Why do bad things happen to good people? Psalms 9 and 10

These two psalms make up just one psalm in the Greek version of the Old Testament, the Septuagint. Together they are an acrostic, with verses beginning with successive letters of the Hebrew alphabet. Why do bad things happen to good people? These psalms together offer an answer – but you aren’t going to like it!

THE THEORY – GOD IS SOVEREIGN

PSALM 9 1-12, 15-17

PAUSE TO REFLECT

The psalm begins with a declaration of confident faith – God is on the throne!
We put our trust in the character of God – his righteousness and justice.
We also put our trust in certainty of ultimate judgment
We put our trust in God’s everlasting love for the oppressed and for those who seek His face.
But that is in the future. Present experience is not always as comfortable!

THE REALITY – GOOD PEOPLE STILL SUFFER

GO TO Psalm 10:1-11

PAUSE TO REFLECT

In the face of opposition God appears to be far away and we find ourselves asking “Why?”
Trouble is near and the wicked seem to be coming out on top.
Worse than that – the wicked make their plans to bring down and destroy the righteous.
The present reality is that innocent and godly people still suffer – indeed they are often the victims of the wicked.

THE ONLY ANSWER – WE CRY OUT TO GOD FOR HELP

GO TO Psalm 9:13-14
GO TO Psalm 9:18-20
GO TO Psalm 10:12-18

PAUSE TO REFLECT

The psalms give no answer to the question of why God seems so far away. Instead we simply cling to God in the midst of our suffering.
We call out twice for God to “Arise” as if he is asleep on the job.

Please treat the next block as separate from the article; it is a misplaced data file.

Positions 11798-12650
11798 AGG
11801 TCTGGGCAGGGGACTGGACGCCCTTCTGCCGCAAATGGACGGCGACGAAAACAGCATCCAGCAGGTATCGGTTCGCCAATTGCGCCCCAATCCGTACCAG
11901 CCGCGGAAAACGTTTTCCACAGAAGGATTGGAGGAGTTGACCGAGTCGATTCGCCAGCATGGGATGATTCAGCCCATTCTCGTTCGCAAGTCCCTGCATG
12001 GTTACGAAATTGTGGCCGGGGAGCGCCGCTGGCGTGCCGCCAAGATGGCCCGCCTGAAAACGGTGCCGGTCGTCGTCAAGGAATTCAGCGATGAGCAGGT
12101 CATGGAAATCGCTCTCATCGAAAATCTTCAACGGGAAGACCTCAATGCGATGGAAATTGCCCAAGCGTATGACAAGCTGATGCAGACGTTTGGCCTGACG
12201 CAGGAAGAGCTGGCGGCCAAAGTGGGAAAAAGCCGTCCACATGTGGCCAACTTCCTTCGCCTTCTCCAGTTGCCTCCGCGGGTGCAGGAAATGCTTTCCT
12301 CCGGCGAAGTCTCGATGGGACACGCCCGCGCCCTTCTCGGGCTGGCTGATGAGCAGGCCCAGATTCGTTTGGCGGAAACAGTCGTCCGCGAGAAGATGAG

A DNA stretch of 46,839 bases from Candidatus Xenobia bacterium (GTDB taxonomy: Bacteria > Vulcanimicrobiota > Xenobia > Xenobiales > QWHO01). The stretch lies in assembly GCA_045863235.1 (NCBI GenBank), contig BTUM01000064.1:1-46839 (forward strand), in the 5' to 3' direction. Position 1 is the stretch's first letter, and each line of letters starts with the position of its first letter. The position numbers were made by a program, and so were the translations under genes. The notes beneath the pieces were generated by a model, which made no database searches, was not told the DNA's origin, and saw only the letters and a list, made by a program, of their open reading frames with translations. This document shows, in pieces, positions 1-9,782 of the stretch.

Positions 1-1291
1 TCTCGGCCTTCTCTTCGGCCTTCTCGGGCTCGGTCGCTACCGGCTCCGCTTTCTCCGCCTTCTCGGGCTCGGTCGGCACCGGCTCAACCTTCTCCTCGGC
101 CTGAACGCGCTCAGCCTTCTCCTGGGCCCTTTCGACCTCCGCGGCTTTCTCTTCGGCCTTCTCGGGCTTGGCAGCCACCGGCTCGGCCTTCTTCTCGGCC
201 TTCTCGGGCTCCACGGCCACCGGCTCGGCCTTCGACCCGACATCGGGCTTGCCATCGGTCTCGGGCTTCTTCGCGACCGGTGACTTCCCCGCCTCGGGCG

We beg God not to forget the helpless, as if he has forgotten them.
We call on God to keep the promises he has made to be “a refuge for the oppressed, a stronghold in times of trouble.” (9:9)
and not to forsake those who seek Him (9:10). God is merciful and will lift us up, even “from the gates of death”

We put our trust in the character of God – his righteousness and justice
9 8 He will judge the world in righteousness;
he will govern the peoples with justice.
We also put our trust in certainty of ultimate judgment
God is still king (9:4,7)
9 4 For you have upheld my right and my cause;
you have sat on your throne, judging righteously.

9 7 The LORD reigns for ever;
he has established his throne for judgment.

5 You have rebuked the nations and destroyed the wicked;
you have blotted out their name for ever and ever.

The LORD is King for ever and ever; the nations will perish from his land. 10:16

God is “the helper of the fatherless.” (10:14)

So the psalms end by remembering that God always hears the prayers of those who are in trouble. And even though all the present circumstances may suggest the opposite, God will answer our prayers as well.
10 17 You hear, O LORD, the desire of the afflicted;
you encourage them, and you listen to their cry,
18 defending the fatherless and the oppressed, in order that man, who is of the earth, may terrify no more.

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